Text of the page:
AbstractThis thesis is presented as a portfolio and represents the assemblage of artefacts produced by me for the degree: Doctor of Education. The portfolio is structured in three parts.
The three parts of this thesis can look disparate and unconnected – separated as they are by time, purpose, intention, thinking and learning – but a common thread runs through my work and is my driving intuition. Essentially, I see five strands as dominant and influential in my work and these can be encapsulated as: my philosophical position and belief in democratic education; my theoretical educational perspective as a social constructivist, stressing the social and culture dimensions of learning; my pedagogical approach as a facilitator of adult learning coupled with my constant enquiry into the nature of learning and teaching, especially within the twenty- first century; my belief in the centrality of narratives - the stories told and the ways in which they are told – and how they are understood and given meaning at a cultural level; and the dynamic relationship between policy and practice.
The work presented in this thesis builds on my earlier study and professional educational practice. I have lectured in further and higher education for over twenty years and my enquiry is generated by the immediate concerns I have within my own practice as an educator in higher education and post-16 ‘teacher’ education, as is evident in Part One of the thesis. It is also generated by the concerns and enquiry of other educators and theorists at a local and global level. The context and dominant subject of all three parts of this thesis are lecturers who work in the Further Education college sector, in Scotland. The college sector is relatively recent in the history of Scottish education but, and perhaps because of this, is the most dynamic and reflects the essence of Scottish democratic education. Most of the research on the Further Education sector, and those lecturers working within, has been undertaken outside of Scotland and refers to a different set of conditions from the Scottish context in relation to practices and policies.
I was driven to research the history of Scottish education as I felt I needed to know ‘my’ history and to understand why I had particular views on education that were grounded in democratic principles. This awareness of my own, implicit, values became palpable when working with colleagues in the English further education (FE) sector and those working in English universities as teacher educators for FE. I was struck by the omnipresence of the policy context and how this negatively impacted upon them as practitioners, appearing to paralyse and dominate their thinking and practices. Their professional autonomy seemed compromised, even eradicated and they expressed strong feelings of hopelessness. I often found myself as the lone voice at the Universities Council for the Education of Teachers, Post-16 Committee advocating collective action from members to challenge the barrage of contemporary policy directives, perceived by them as detrimental to their students, the educational sector and their professional status. This seemed anathema to them yet logical to me and I recognised a fundamental difference between us in relation to my own feelings of agency and the belief in the individual potential to effect change and my awareness of a more subtle policy context in relation to FE in Scotland. This recognition made me aware that my cultural experiences as someone educated in Scotland and now as an educator in Scotland was critical. This led me to investigate the nature of Scottish education historically and contemporaneously, especially within the college sector. This work provides the literature review for the study and is found in Part Two of the thesis.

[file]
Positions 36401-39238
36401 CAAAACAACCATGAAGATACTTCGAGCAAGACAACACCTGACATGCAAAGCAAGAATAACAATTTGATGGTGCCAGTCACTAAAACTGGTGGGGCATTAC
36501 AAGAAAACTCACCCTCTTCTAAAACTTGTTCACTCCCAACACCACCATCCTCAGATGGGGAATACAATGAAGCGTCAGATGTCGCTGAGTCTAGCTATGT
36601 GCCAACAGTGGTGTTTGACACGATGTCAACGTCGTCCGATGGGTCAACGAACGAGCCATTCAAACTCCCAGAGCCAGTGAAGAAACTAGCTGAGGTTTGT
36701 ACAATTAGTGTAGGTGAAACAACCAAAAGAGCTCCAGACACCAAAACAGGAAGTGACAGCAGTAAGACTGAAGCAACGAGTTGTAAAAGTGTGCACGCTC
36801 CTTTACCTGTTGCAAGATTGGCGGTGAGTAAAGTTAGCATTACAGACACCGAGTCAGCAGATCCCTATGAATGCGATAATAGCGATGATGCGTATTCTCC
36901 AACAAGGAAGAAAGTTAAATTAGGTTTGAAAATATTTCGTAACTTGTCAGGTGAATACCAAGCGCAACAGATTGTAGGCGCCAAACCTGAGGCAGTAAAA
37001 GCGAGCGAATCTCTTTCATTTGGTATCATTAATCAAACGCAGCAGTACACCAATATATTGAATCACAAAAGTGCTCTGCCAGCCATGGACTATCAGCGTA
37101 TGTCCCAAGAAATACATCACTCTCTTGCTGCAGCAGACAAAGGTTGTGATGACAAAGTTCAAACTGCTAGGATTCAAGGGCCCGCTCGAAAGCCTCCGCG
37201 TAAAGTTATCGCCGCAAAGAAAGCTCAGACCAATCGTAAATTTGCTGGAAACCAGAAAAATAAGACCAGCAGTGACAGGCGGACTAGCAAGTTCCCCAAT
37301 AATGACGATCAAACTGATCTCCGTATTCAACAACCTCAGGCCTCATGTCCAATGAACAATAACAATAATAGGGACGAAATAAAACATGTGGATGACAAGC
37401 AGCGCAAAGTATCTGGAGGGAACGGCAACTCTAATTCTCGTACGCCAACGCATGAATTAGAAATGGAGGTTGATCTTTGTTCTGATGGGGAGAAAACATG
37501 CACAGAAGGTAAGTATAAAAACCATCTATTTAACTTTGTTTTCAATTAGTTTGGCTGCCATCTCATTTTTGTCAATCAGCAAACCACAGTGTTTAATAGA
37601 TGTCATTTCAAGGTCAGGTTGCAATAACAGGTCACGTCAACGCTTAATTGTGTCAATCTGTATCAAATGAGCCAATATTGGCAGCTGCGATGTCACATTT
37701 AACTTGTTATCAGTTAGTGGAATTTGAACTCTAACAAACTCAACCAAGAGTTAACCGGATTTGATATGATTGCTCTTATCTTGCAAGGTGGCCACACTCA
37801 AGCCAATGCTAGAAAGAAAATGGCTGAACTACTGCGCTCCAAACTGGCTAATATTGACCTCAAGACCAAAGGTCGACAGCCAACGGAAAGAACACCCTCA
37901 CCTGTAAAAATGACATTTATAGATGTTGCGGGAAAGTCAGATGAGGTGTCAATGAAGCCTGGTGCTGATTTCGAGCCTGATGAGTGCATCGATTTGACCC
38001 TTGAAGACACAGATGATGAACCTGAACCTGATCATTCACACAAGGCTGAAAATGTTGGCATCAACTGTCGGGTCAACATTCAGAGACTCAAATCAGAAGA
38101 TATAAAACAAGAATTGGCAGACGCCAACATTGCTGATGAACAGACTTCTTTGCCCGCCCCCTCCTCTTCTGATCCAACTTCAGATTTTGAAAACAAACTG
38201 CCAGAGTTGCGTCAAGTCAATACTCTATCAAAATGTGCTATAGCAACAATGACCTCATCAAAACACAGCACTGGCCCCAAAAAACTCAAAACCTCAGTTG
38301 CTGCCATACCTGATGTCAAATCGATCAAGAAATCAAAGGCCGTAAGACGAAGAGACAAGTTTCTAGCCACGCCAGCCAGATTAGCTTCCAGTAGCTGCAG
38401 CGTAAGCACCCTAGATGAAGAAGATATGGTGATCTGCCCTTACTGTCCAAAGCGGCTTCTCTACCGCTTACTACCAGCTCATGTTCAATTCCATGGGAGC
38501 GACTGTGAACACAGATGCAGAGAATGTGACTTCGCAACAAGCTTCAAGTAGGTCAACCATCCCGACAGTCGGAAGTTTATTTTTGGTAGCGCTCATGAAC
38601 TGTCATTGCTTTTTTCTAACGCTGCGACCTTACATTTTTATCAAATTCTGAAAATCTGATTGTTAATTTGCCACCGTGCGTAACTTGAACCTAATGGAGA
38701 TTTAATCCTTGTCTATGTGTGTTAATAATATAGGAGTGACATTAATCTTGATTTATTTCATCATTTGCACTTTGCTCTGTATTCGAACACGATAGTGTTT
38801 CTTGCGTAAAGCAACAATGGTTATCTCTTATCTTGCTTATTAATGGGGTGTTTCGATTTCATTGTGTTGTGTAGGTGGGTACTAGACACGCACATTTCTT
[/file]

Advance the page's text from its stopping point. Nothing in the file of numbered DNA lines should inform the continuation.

Following from this literature review, my research for Part Three shifts from a purely theoretical basis to an empirical investigation into the ways in which lecturers are conceptualised as professionals, within the college sector in Scotland. My intuition was that there were stark differences between: lecturer experiences and practices; of conceptualisations of lecturer professionalism; and the relationship between policy and pedagogic practice, in the Scottish and English further education sectors. This perception was well founded and the investigation in Part Three identifies and analyses how and why these findings are significant for lecturers working in Further Education colleges in Scotland and beyond.
|Date of Award||2013|
|Supervisor||Yolande Muschamp (Supervisor) & Lorraine Anderson (Supervisor)|
- Scottish Education
- Policy and Practice
- Educational Policy
- Professional Identity
- Democratic Intellectualism
- Critical Discourse Analysis
- Neo-Liberal Managerialism
- Generalist Tradition
- Further Education
- Teacher status